And that’s what the team means to the city. We all have our different political views, jobs, education, etc… But Seattleites – and the region around us – all have a singular bond if we choose to embrace it. We are the 12th Man. Together. It makes us stronger as a city, and closer as a population.
It’s too bad Sauna Sam wants to focus on the negative. He is really missing out on how cool it is to be part of this community.
I don’t shill for companies very often. And I am getting no benefit for this.
Now maybe you are one of those super careful people who never do anything dumb like accidentally back over your laptop bag after scraping the snow off your car, or accidentally have your laptop bag fall out of the back of an SUV. Maybe you never have a need to get your laptop screen replaced.
But maybe you do. And if you do, you want to take it to RePC. If they have the screen in stock (which they often do), the whole thing is less than $100. If they have to buy it from somewhere else, maybe $150. If you can find the right screen yourself somewhere, then they’ll do the install for like $40.
Of course, they do all kinds of other things for people have different kinds of laptop issues. So next time you have some computer calamity, give these guys a shot. They are just down by Safeco Field. Super nice, really helpful and really fair.
Young people seem to like to ask me about how to get a job. Sometimes I think they don’t really want my advice and just want me to actually “give” them a job, but I get asked all the same.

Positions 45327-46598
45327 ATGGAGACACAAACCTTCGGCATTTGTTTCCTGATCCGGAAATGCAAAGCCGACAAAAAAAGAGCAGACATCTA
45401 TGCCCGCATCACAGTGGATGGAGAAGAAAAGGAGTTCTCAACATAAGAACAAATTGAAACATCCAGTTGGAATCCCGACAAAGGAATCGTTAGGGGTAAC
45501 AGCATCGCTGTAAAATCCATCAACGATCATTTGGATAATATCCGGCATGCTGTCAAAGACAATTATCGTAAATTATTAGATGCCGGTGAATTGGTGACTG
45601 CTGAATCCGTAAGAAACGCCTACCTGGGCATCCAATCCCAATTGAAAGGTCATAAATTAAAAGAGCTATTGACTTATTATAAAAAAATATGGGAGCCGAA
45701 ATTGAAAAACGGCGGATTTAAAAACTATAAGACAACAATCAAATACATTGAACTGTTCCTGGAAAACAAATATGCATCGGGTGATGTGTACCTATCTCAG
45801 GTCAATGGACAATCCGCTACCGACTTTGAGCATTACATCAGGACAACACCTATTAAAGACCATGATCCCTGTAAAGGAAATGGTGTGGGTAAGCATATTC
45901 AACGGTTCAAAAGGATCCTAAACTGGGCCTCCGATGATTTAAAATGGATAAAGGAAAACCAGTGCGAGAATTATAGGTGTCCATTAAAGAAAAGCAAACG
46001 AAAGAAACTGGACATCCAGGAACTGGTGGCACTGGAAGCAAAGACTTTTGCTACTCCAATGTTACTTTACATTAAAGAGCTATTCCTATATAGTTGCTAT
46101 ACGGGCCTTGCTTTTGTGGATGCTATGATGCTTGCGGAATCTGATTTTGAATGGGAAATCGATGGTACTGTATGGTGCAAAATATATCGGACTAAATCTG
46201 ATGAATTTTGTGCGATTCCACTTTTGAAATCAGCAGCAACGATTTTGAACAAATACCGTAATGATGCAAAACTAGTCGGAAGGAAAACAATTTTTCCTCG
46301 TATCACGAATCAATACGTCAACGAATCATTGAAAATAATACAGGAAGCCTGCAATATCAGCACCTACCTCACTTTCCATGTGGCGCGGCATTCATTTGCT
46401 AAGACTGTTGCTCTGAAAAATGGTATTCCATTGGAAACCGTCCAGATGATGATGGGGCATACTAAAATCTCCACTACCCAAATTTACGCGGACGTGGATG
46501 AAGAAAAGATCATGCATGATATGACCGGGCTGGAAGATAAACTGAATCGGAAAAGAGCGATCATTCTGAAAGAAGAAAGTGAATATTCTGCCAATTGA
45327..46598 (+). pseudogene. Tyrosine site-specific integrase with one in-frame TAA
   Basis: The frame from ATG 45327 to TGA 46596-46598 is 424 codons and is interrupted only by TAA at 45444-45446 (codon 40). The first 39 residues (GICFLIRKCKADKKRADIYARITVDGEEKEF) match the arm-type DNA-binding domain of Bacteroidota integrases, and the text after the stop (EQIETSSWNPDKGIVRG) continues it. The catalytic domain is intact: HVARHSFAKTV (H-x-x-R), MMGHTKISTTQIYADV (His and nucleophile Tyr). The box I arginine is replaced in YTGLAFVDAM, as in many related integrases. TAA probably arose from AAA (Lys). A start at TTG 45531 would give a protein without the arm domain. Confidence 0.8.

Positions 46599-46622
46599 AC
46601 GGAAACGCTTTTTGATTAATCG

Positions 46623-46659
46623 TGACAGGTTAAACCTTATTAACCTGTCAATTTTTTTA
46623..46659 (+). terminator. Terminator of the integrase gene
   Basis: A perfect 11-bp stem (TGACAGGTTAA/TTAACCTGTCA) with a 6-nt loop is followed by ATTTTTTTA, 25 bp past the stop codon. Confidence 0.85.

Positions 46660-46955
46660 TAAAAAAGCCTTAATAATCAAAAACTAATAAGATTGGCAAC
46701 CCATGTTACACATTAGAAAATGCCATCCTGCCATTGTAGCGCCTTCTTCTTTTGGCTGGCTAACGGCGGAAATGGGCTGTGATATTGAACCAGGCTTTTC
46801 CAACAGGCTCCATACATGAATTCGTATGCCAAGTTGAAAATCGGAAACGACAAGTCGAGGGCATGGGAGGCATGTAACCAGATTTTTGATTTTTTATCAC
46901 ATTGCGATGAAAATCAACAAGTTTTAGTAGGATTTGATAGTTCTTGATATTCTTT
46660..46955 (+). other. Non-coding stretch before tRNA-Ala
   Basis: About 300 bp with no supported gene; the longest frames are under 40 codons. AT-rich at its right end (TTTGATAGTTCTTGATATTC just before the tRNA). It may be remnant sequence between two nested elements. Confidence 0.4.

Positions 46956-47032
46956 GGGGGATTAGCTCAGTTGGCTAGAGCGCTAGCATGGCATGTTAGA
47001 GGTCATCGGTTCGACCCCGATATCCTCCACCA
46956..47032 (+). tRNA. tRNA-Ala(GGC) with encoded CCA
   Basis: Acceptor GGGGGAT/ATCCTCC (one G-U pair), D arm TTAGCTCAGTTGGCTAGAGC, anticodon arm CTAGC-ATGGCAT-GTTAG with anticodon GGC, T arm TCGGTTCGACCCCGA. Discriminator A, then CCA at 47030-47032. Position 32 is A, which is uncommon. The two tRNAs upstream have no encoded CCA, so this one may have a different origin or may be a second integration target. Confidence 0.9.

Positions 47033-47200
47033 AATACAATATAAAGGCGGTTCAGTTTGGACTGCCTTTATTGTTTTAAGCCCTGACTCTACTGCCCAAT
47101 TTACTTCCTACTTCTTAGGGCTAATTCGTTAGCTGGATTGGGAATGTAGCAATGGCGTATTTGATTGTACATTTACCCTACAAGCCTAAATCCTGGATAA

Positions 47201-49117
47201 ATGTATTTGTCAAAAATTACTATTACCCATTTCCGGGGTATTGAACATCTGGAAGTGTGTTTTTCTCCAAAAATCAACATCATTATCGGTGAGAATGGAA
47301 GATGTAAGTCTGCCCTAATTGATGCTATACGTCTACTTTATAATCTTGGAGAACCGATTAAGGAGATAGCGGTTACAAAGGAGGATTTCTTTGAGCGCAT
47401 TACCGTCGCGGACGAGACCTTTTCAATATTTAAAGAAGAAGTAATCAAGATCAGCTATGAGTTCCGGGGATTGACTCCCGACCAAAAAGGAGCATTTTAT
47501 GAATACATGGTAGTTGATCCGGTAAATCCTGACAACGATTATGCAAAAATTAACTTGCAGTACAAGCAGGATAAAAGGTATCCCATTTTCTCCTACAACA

So here are a few quick thoughts for you new grads. In no particular order.
1) No one wants to “give you a job.” People do want you to “work for them.” These are two completely different sentences and they mean totally different things. If you can’t figure out the difference, then you may want to ask someone.
2) Hiring Managers expect you to bring a skill to the role. It’s your first job. No one expects you to be an all-star. What they want is to see that you have some skill – or set of skills – that they can add to their team that makes the overall team better. Know what you are best at, and get even better. In an interview be able to clearly articulate that you are able to solve some sort of problem that the manager has, because your skill set enables you to do so.
3) If you want to work in a start-up for a career, there is a lot of value in working in a huge company first. I know this sounds counter-intuitive. But working in a large, successful company gets you the following: A nice large network of colleagues to call upon later in your career, experience doing things the right way, an understanding of how large companies work so you know how to sell to them later, a nice brand name on your resume that indicates you *could* work in a big company if you wanted, and finally, stable money that you can sock away in a savings account, so you can take a risk later. Side note: Nothing is more liberating than money in the bank. Nothing is more chilling than being forced to work for someone you don’t like because the rent is due.
4) Your first job is probably going to kind of suck. Here’s why. You’re the low pup on the totem pole. That means your boss is second lowest, and that it’s probably their first time managing people. They will have some managerial growing pains. They’ll also be worried about their own boss 90% of the time and trying to figure out how to get promoted. So you probably will end up flipping from being ignored to being micro-managed based on what your boss just got told by their boss. Accept that this is going to be part of the game, so look for a boss that you like, no matter what the company is like.